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. Last Updated: 07/27/2016

Putin Seeks New Powers for Municipal Officials

President Vladimir Putin met with regional governors Wednesday to finalize legislation on sweeping reforms to municipal government, the last phase of the Kremlin's effort to tighten up the so-called vertical structure of power.

The main thrust of the reform is to provide municipal authorities with better funding for basic public needs such as utilities, housing, education and health care -- particularly pressing concerns with parliamentary elections only a year away and presidential polls following on their heels in 2004.

Over the past two years, "resources have been getting concentrated at the federal level" while regional and municipal budgets have been short of cash, Putin told the State Council, an advisory body made up of the nation's 89 regional leaders, Interfax reported.

But it is municipal government that must deal with "those problems that have the most painful effect on the lives of our people and on citizens' everyday needs," Putin was quoted as saying.

The president added that the obligations of municipal authorities do not always match their financial capabilities, and he wants the new legislation, prepared by a group led by his deputy chief of staff Dmitry Kozak, to change this.

"The dependence of municipal budgets on decisions made by regional authorities has reached a breaking point," Putin said. "Before, we used to promise a great deal, make decisions and send them to the local level with orders to implement these decisions, but did not provide the necessary funding. This is absolutely wrong."

Public discontent over the standard of living and the quality of social services has been on the rise recently. One week ago, as lawmakers prepared to consider next year's budget, some 12,000 protesters gathered in downtown Moscow to demand better wages and living conditions, as thousands more demonstrated in other cities.

Under the reform plan, any responsibilities placed on municipal governments, such as the construction of housing or the payment of benefits, will have to be backed up by subventions from federal or regional authorities.

The new legislation, due to take effect in 2005, is expected to be submitted to the State Duma by early December, Interfax quoted Kozak as saying.

Tyumen Governor Sergei Sobyanin told the Kommersant newspaper that most governors were satisfied with the current version of the legislation, which required plenty of haggling, as it threatened to curtail regional leaders' control over municipal governments.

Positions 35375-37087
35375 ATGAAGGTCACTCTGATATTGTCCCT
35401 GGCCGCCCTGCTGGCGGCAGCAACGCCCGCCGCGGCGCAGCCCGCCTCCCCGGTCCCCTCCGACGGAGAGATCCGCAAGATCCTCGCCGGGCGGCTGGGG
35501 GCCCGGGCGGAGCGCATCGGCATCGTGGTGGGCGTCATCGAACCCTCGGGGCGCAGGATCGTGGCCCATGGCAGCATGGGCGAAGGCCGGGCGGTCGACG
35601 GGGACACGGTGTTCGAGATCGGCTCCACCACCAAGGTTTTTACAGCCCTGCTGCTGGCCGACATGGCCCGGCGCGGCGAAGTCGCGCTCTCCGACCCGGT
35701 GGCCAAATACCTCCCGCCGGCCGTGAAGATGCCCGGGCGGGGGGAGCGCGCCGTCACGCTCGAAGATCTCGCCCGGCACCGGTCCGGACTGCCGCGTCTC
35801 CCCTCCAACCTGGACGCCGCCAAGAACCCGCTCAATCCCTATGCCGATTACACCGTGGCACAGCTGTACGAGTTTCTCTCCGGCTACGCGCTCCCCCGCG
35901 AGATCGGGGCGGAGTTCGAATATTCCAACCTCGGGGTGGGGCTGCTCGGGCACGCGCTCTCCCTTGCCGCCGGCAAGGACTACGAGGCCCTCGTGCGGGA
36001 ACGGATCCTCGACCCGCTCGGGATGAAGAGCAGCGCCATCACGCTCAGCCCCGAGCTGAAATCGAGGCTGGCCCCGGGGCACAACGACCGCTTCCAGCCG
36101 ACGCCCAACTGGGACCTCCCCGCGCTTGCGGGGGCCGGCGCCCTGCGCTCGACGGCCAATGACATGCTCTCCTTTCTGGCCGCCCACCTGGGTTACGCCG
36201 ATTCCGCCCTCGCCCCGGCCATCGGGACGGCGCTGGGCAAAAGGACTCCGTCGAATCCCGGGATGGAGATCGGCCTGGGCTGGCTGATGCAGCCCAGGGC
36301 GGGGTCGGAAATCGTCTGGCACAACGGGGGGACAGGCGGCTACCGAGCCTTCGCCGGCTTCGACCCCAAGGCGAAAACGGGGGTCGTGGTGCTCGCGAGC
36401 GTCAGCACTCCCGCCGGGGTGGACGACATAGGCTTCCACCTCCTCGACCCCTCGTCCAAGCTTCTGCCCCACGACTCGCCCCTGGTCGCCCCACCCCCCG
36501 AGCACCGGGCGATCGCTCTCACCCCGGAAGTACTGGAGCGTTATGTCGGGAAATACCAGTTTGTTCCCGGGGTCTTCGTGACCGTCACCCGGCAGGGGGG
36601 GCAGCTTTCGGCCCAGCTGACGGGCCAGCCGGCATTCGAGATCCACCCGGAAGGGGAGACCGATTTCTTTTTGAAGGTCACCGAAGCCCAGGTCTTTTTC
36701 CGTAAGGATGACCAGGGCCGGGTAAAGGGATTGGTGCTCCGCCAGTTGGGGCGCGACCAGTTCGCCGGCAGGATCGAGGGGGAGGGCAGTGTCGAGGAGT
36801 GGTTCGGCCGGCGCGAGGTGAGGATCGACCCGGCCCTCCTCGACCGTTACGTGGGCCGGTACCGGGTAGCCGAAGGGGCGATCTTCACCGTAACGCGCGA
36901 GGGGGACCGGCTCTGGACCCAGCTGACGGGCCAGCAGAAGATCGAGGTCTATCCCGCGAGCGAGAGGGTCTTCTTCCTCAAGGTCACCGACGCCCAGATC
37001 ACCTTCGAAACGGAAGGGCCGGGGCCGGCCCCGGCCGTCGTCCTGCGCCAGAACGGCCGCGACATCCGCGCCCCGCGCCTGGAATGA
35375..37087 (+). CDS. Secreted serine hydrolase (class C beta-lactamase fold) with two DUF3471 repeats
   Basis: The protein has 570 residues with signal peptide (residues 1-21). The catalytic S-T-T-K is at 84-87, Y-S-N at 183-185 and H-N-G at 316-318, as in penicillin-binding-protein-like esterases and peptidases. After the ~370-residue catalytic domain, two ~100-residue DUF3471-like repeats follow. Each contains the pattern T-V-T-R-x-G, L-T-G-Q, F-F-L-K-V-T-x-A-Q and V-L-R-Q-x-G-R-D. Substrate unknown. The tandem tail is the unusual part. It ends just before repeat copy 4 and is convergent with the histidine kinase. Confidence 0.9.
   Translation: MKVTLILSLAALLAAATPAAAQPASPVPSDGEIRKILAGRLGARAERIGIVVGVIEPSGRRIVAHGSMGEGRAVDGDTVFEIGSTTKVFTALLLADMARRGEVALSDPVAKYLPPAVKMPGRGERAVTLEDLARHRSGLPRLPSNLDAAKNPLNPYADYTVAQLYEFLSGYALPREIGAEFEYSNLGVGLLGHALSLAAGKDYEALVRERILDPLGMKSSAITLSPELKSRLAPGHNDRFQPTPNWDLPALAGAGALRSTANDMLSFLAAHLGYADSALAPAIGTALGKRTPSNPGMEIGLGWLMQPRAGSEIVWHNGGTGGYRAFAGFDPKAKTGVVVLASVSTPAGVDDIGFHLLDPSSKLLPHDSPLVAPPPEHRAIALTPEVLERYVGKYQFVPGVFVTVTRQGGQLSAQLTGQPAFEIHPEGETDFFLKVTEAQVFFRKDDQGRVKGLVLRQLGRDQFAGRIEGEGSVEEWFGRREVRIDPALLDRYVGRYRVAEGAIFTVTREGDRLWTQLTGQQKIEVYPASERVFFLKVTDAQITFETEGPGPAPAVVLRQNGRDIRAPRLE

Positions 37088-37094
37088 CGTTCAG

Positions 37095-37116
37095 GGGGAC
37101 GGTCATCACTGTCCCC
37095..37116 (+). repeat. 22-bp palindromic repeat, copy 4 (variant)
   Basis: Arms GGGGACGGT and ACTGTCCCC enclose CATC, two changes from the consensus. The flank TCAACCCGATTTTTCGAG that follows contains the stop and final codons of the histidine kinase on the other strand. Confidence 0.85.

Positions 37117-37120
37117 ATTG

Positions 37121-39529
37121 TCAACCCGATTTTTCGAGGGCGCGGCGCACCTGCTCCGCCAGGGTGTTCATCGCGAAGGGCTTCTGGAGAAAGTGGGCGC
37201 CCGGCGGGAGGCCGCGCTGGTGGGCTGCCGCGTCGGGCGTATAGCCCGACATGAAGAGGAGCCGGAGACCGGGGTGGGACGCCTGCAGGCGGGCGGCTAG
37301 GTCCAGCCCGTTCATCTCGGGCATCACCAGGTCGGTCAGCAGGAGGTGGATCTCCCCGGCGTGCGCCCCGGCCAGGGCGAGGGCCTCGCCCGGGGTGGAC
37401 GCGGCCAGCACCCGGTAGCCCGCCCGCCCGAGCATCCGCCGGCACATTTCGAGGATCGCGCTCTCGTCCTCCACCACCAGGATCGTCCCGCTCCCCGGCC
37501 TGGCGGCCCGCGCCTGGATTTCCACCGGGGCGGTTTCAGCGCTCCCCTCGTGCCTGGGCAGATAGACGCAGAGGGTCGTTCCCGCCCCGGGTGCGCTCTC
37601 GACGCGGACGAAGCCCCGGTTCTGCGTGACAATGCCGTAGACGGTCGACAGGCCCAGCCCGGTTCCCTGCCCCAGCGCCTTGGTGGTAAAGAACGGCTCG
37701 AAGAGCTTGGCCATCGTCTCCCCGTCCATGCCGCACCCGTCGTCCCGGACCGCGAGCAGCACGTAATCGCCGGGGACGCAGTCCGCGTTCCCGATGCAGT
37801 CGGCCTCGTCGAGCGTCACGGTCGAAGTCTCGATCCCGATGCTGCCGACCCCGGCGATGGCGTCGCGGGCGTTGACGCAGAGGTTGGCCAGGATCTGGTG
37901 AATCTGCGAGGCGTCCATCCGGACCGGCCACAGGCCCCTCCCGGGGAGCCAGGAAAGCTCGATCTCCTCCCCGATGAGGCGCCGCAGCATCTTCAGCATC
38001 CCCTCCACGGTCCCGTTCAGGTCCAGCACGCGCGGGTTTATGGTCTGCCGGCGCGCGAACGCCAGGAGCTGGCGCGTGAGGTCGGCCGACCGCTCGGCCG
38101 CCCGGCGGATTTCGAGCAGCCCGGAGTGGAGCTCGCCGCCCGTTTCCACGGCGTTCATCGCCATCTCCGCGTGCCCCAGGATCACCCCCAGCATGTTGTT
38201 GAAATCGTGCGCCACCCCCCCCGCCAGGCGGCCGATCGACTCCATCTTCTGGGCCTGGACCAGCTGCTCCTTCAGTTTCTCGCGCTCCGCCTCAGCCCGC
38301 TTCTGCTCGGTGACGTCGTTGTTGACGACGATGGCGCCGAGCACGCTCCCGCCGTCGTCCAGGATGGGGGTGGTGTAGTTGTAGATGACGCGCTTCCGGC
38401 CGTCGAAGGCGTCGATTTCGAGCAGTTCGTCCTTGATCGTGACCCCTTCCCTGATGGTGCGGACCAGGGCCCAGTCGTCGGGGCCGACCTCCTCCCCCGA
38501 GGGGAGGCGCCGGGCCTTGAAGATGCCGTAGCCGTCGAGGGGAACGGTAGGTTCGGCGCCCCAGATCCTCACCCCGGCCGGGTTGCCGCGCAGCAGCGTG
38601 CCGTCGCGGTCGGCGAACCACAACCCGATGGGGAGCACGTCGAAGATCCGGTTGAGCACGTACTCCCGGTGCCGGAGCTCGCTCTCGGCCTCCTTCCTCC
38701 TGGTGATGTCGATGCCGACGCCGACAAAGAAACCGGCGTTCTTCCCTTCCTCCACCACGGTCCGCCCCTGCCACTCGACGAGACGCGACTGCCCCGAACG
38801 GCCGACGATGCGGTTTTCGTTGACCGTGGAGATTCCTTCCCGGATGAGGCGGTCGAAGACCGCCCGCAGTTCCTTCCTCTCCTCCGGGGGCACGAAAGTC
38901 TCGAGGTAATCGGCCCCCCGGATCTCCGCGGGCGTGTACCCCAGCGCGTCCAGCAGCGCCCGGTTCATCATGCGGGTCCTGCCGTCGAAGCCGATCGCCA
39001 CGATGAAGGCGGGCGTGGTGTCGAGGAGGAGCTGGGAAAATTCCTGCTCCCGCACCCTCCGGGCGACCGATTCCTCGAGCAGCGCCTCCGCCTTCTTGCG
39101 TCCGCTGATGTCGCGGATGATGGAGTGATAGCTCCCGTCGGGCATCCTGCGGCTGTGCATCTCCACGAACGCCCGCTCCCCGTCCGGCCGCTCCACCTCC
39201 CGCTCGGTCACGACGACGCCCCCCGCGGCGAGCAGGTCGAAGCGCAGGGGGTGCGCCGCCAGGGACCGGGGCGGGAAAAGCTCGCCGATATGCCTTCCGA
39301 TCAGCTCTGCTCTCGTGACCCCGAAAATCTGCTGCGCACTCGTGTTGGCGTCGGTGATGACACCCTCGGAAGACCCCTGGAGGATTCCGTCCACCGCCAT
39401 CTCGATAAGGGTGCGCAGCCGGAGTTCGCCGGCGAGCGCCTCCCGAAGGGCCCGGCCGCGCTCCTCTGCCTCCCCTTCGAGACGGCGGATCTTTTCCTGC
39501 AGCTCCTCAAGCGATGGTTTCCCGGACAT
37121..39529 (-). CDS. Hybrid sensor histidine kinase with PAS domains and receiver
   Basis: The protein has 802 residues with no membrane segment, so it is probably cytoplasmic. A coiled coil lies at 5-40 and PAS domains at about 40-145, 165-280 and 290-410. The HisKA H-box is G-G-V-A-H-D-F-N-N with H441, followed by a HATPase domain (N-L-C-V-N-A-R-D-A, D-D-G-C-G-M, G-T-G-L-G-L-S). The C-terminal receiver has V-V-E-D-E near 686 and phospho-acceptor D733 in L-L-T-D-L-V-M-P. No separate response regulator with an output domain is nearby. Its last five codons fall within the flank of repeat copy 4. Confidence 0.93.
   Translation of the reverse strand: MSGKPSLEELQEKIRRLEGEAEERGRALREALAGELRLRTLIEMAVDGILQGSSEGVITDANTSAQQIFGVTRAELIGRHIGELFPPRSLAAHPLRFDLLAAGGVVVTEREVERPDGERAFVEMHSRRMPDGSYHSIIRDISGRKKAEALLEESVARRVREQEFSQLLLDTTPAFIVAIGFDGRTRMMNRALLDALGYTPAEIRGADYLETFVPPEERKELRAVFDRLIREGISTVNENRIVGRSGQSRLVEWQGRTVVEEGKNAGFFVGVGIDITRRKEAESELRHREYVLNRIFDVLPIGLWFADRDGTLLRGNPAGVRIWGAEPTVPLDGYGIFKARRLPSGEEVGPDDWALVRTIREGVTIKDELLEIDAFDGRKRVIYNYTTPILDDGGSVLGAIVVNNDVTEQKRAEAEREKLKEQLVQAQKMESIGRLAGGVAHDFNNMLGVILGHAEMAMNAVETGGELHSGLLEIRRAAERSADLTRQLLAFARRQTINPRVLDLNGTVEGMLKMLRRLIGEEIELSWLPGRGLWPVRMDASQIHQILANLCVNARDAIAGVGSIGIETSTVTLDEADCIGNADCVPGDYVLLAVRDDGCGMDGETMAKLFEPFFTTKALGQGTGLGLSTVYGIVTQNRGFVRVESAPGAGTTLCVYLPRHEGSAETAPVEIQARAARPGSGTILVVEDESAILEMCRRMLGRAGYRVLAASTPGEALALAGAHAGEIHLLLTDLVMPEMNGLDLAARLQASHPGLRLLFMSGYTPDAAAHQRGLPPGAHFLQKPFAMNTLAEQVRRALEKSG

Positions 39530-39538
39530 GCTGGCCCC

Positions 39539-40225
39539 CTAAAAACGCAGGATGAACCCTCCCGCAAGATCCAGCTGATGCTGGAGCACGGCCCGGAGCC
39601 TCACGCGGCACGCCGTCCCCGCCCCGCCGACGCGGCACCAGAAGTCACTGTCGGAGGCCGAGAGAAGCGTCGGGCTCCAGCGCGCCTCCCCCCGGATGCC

Sobyanin, who headed a group of governors working with Kozak's commission, said some regional leaders were still unhappy about parts of the plan -- for example, that it does not allow them to replace the heads of insolvent municipalities with external managers. Under the latest version of the bills, this can only be done by an arbitrazh court.

The governors may also have less say than they would like in redrawing the boundaries of municipal districts.

In pushing the reform, Putin called for less bureaucracy and greater "public access" to local government. He also insisted that all municipalities should be governed by the same fundamental principles, although there would be leeway for particular areas' "distinctive features."

While the new legislation is intended to strengthen municipal government, opponents of the bill have criticized its top-down approach. They argue that the reform plan warps the idea of local self-government -- treating it not as an inalienable civic right but as an instrument for carrying out the will of the state.

Nadezhda Kosareva, president of the Moscow-based Institute for Urban Economics, said the reform failed to rectify a number of major problems.

Under the bill, Kosareva said, the average citizen would be virtually excluded from the process of local self-government.

Moreover, municipal authorities would have no right to introduce their own taxes for their own needs and the federal government would continue to dictate all sources of income for regional and municipal authorities.

"Local problems must be resolved by local self-government," Kosareva said. "This is impossible to do from the top down because the [federal or regional] center can never collect as much of the information necessary to resolve a problem as local authorities can."

Kosareva said she was also concerned that for two or three years regional and municipal authorities would be so busy recarving their property and areas of responsibility that they would neglect their more pressing duties, which the reform was supposed to help carry out more effectively.

Kosareva praised the bill for providing municipalities with funding to implement orders from above, but said certain innovations could undercut the benefits. For example, the new legislation introduces a system of cross subsidies that takes money from wealthier municipalities and redistributes it to poorer ones, thereby reducing local governments' incentive to generate income.